Monday, October 24, 2005

Irrational Games

Thomas Schelling and Robert Aumann were this year's Nobel Prize winners for economics. They shared the prize for their contributions to game theory, with Aumann helping to create the theoretical foundation of the field, and Schelling using the theories to help interaction between nations.

Other than the Peace Prize, it seems that the economics prize always generates the most controversy. Typically, this is driven by a conflict in the political ideologies that support or attack the winner's economic theories. This year, the conflict was no less, but it seemed less political than usual, and more academic in nature. Several articles came out that attacked game theory as a field itself, claiming that it was too idealistic and based on too many assumptions shown to be false in real life. One such article was written by Michael Mandel in Business Week. In it, he asserts:

Instead, the real progress in economics these days is coming not from game theory, which has been around for 60 or more years, but from the much newer fields of behavioral and experimental economics. Behavioral and experimental economics don't start with the assumption of rationality used by game theory. Rather, as the name suggests, the focus is on looking at how individuals and organizations actually make decisions in practice, including systematic biases, misperceptions, and just general all-around bloody-mindedness.

The article basically states that game theory is intricately intertwined with the assumption of fully rational behavior, and that fields such as behavioral and experimental economics are simply incompatible.

With all due respect to the author's PhD (I'm just an MBA student, and not even specializing in economics), but this isn't how I've learned game theory. I have always understood game theory to be more of a framework to determine strategy, based on the analysis from all the players standpoints. It doesn't matter whether the players make rational, utility maximizing choices, or not. What does matter is that you know what drives their choices.

If you can predict other parties' action, no matter the motivation, the framework of game theory can still apply. These choices can be based on truly rational self-interest, on altruistic social conscience, or on the ego of the CEO. In determining these decisions, behavioral and experimental economics are indeed valuable, as they often predict individual behavior better than the standard assumption of purely rational value maximization.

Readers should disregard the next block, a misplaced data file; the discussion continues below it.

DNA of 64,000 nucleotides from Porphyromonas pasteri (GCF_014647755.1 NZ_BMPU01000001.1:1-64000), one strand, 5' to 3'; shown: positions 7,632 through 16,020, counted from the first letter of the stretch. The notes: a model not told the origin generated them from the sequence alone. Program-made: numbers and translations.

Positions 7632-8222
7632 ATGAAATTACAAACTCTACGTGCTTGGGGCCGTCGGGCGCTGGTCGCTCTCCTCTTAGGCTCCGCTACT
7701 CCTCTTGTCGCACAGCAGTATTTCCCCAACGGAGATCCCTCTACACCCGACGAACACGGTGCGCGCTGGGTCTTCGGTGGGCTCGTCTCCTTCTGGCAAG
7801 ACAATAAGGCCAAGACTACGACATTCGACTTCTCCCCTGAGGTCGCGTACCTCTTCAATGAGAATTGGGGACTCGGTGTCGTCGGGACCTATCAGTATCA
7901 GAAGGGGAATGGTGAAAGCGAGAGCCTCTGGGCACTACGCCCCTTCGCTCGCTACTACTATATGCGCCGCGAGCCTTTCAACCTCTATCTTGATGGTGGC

Therefore, the important thing to learn through game theory is not the fundamental assumptions of what drives behavior. Rather, it is more important to learn how to build upon the assumptions to find the correct response to a given situation - in order to maximize whatever drives YOU.

Tuesday, October 11, 2005

What is Google?

A few months ago, there were several rumors that Google would create a payment system that would compete with PayPal. Several peopled took this as a sign that Google had strayed away from their core competency, and that they had no relevant experience in being a financial company. However, as you look at the growth of new services whose sole revenue is from Google's AdSense, you start to wonder if Google really is new to the financial business. Paul Kedrosky's worry that Web 2.0 is just a google affiliates program is like wondering if Web 1.0 was just a program for Visa and Mastercard.

Once again, the beginnings of this idea came from a conversation I had with Charlie. The value of his attention is important to him, and he was wondering what the best way to get compensated for his interactions on the web.